Sinister is a few great ideas, wrapped in a hokey plot and executed in a reasonably efficient manner. To be fair, this latest movie from “the producers of Paranormal Activity and Insidious“ works best when it adopts a minimalist approach, with director Scott Derrickson and composer Christopher Young providing a suitably overbearing and overwhelming atmosphere. However, the movie runs into problems when it’s forced to play its hand, and when it feels the need to “follow through” on its scares with something more substantial. At that point, the movie becomes a bit clunky, which seems quite a shame – as Derrickson otherwise minimalist approach creates an unsettling canvas to set the story against.
There’s something almost old-fashioned about Sinister. The movie is packed with references to classic old-school horror. Our lead character is a writer named Ellison. He moves to a place in New England named “King County”, which feels like an affectionate homage to Stephen King. When a large dog menaces him in the back yard, he swears to his wife, “it was Cujo big!” The plot seems to recall King’s The Shining, as a struggling writer moves to an eerie location for inspiration, only to find his grip on sanity slipping as an otherworldly force seems to toy with him. (Ellison’s weapon of choice is even a baseball bat.) It also portrays a world where children are more sensitive to the supernatural than their parents.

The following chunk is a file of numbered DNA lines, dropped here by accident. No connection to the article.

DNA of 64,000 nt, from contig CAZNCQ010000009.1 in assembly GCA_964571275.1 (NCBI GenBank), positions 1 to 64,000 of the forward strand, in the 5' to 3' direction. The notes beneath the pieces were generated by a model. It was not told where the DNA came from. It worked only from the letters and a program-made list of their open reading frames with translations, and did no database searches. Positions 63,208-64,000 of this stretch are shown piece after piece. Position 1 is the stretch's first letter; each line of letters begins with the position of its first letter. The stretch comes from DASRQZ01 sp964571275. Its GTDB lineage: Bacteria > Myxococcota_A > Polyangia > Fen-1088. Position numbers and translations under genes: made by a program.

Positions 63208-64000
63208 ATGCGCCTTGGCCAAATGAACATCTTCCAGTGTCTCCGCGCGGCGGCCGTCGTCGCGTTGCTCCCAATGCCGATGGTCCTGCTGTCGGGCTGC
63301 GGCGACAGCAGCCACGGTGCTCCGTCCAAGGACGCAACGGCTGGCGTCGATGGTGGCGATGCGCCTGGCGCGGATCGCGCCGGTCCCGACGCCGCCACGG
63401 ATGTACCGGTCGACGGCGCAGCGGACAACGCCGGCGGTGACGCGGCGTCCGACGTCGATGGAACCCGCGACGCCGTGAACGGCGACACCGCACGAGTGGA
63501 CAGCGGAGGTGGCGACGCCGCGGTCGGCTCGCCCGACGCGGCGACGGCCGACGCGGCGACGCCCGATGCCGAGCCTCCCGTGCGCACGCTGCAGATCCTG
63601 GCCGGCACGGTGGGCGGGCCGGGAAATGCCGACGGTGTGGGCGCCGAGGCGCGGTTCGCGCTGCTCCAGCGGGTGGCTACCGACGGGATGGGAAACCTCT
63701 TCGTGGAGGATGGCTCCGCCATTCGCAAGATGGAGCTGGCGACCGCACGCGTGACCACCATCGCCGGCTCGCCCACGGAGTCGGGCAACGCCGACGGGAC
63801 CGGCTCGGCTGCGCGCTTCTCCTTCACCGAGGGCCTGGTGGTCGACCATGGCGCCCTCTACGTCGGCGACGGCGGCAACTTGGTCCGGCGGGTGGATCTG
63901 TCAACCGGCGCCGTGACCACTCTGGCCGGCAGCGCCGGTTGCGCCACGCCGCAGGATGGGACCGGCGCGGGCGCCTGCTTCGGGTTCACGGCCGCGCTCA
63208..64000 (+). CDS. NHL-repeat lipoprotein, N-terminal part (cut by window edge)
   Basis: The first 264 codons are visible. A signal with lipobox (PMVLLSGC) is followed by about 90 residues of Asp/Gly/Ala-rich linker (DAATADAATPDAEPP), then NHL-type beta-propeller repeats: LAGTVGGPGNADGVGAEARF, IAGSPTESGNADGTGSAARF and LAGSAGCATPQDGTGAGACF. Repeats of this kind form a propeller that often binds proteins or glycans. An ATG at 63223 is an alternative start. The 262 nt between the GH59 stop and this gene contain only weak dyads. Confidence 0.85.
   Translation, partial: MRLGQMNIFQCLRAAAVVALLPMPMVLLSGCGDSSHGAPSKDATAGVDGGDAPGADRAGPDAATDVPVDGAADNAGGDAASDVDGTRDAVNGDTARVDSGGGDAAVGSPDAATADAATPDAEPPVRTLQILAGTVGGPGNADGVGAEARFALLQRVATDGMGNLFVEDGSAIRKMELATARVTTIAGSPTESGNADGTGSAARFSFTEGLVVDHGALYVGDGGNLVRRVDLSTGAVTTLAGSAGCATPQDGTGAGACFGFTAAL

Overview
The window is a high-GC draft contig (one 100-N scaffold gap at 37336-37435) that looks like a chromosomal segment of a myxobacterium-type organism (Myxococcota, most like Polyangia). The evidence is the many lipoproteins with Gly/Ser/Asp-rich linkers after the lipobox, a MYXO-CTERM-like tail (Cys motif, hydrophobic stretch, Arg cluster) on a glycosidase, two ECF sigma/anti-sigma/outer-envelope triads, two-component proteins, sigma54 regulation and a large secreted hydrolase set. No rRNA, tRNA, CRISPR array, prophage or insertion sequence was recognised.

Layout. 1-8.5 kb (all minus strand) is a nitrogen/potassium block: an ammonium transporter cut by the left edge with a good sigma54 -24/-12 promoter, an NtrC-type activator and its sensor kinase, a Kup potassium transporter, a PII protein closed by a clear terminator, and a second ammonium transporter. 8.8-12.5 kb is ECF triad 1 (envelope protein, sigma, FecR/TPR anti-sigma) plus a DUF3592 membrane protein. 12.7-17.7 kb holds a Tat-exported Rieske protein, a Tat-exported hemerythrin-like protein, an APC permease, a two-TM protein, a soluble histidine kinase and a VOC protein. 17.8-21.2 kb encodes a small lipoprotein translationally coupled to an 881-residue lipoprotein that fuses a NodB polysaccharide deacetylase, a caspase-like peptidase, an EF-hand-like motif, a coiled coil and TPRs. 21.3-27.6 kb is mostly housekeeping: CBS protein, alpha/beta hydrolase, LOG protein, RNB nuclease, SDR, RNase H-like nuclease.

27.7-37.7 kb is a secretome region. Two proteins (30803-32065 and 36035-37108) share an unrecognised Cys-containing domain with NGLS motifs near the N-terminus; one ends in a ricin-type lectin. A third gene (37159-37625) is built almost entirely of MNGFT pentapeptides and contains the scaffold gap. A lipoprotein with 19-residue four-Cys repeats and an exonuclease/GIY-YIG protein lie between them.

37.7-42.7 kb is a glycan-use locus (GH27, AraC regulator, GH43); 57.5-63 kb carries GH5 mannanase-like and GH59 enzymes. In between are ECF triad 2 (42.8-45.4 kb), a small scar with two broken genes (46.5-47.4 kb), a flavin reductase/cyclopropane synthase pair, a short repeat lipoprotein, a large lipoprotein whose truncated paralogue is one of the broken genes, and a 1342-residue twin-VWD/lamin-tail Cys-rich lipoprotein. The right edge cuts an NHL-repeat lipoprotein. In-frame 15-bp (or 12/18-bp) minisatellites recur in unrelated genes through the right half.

The film itself seems more traditional in its tastes. There’s actually relatively little gore on display, with the film resisting the urge to drown its audience in red paint. There’s a lot of strange noises and swinging doors, and objects turning on and off at will. In a way, the film works well because Derrickson plays these devices quite cleverly. When he finds stereotypically creepy recordings of the family who used to live in his house, he notices that the footage is clearly filmed and edited. Like a film critic reviewing a dodgy take on the “found footage” genre, he jots a note down in his little diary, “Who is filming?”